Last week someone shot themselves in the hand at the range. As far as I can tell he did it while he was loading his gun. It is the first time that someone has shot themselves at the range while I was working. It was truly unfortunate. The individual is a regular and generally handles his firearm well. It only takes one mistake to cause you a world of pain. It did give me the opportunity to see if my medical plan worked. He shot himself in the lower part of his palm, around the area of his ring finger and pinky finger. It appeared as if the bullet went through at an angle, there was a clear hole, black powder burns over the whole hand and meat was hanging from one side. Blood was pouring from the wound and the whole lobby looked like a crime scene. I wanted to wrap the wound, so I grabbed my IFAK and cut open the wound dressing, a five-foot-long compression bandage. I wrapped his hand tightly and secured the bandage. Once the bleeding was controlled, I sat him down with his hand above his head and called 911.
I have practiced and discussed calling 911 hundreds of times. Recently, Lee Weems discussed a common practice among trainers of saying that any firearm related injury in a class should be called a “training incident” as opposed to a shooting. You should view that video and the response from Chris Cypert. https://youtu.be/Q4NO-4XQ2qI In any event I stated that is was a training incident and described the nature of the injury and also informed that the range was safe and that all guns were secured. The 911 operator took my information and informed that she was sending and ambulance and told me to keep my phone close in case she called back, it took about 15-20 minutes for the ambulance to arrive. Ultimately, there were five or six paramedics in the range. They asked me who treated him, and I told them what I had done. They told me that I had done a good job and they were going to leave it that way to transport him to the hospital. The police arrived shortly thereafter. I must say that Ocala Fire and Police department were amazing. No undue stress was added to the situation when they arrived. They were exceedingly professional.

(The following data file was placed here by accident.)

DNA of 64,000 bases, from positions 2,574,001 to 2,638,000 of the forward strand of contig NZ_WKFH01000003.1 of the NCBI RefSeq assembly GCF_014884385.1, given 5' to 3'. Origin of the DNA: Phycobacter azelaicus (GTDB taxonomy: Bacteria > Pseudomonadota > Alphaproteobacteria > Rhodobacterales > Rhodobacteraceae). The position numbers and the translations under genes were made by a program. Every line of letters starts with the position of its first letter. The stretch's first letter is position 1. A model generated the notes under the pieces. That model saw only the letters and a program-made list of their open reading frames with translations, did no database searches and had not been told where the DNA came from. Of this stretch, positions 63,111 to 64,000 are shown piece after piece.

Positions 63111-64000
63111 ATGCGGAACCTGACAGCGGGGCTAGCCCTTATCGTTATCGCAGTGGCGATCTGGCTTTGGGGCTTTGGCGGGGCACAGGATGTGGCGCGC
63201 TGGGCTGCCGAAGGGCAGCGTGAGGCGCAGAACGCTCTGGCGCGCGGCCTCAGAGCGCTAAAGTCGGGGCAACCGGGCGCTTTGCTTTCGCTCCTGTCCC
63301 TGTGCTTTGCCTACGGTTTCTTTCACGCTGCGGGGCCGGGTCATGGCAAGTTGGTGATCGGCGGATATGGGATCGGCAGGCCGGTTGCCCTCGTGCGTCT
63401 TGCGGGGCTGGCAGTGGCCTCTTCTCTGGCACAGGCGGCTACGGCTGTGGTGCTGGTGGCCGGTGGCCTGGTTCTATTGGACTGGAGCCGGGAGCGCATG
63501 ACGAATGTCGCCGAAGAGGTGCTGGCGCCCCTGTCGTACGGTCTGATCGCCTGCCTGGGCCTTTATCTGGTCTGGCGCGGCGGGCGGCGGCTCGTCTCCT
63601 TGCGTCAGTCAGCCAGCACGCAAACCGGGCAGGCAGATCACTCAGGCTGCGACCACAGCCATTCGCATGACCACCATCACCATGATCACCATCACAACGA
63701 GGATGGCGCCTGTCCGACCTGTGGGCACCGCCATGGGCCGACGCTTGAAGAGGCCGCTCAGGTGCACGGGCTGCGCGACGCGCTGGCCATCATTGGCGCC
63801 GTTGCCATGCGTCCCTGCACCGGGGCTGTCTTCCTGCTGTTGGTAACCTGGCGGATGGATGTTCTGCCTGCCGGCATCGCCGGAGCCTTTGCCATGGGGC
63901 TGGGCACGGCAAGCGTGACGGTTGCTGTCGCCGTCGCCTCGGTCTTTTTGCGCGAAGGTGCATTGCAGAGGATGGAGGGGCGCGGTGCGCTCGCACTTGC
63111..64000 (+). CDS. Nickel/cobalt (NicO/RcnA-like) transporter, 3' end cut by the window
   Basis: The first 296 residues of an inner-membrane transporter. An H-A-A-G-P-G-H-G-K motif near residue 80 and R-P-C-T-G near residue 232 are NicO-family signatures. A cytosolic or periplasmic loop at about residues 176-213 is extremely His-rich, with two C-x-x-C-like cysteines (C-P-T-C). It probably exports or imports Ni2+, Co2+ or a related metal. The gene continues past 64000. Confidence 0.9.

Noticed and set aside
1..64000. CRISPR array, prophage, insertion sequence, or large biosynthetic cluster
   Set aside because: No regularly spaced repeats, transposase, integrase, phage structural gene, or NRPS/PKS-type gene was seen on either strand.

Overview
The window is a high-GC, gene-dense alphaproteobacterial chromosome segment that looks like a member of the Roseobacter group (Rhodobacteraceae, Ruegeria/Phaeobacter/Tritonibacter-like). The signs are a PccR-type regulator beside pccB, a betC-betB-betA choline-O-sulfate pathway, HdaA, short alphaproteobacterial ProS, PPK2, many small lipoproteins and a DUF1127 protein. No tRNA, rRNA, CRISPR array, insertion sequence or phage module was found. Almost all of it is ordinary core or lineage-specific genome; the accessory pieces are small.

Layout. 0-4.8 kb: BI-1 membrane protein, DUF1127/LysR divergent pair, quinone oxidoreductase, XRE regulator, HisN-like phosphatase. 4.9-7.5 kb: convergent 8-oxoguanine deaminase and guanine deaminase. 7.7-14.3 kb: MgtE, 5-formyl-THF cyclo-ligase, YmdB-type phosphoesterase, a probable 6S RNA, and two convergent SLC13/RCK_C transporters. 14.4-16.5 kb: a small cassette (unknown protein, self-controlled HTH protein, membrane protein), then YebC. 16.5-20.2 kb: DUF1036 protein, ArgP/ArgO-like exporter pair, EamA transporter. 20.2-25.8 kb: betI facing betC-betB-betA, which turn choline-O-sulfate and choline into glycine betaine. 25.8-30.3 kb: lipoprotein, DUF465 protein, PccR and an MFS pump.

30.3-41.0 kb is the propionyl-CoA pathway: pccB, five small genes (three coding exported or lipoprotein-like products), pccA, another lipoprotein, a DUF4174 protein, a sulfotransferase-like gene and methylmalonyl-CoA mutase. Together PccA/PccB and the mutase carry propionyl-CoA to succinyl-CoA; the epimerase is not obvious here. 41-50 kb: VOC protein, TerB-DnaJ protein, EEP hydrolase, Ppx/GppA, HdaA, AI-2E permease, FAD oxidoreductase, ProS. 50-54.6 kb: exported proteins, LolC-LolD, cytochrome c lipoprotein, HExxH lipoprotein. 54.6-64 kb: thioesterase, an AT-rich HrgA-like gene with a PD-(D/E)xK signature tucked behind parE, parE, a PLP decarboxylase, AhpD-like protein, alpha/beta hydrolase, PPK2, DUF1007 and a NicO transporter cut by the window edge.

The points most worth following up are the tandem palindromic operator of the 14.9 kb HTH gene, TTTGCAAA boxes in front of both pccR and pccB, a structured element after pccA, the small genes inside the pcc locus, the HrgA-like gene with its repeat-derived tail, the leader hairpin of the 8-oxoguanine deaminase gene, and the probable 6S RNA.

For those who are interested the gun used was a 9mm Glock 43 with 9mm FMJ. I used a North American Rescue IFAK. The patron who shot himself is fine. It is too early to tell about any diminishment in the use of his hand. As near as I can tell, he was loading the gun and was working the slide from the front with his hand covering the barrel. He pressed the trigger as he was chambering the round. Loading and press checking from the front is common among competitive shooters and can be seen all over you tube. I don’t teach new students to do this, however I often press check my gun using the front of the front cocking serrations. When an accident like this happens, it is a cascading failure of the safety rules. Complacency with the safety rules can mean death or serious injury. We are not perfect. We must guard against complacency. If your instructor doesn’t have a safety plan and an IFAK, leave. If you are at a shooting event where there is not safety plan, and no one has an IFAK leave. I tell all my students that stop the bleed training is part of the self defense journey. It is difficult to find a good stop the bleed or emergency medical class locally. At the Rangemaster Tactical Conference, which I strongly recommend, I have had the opportunity to attend seminars by Caleb Causey of Lone Star Medical (https://www.lonestarmedics.com/) and Dr. Sherman House The Civilian Defender (civiliandefender.com). They are excellent trainers and offer a full day of practical and classroom training.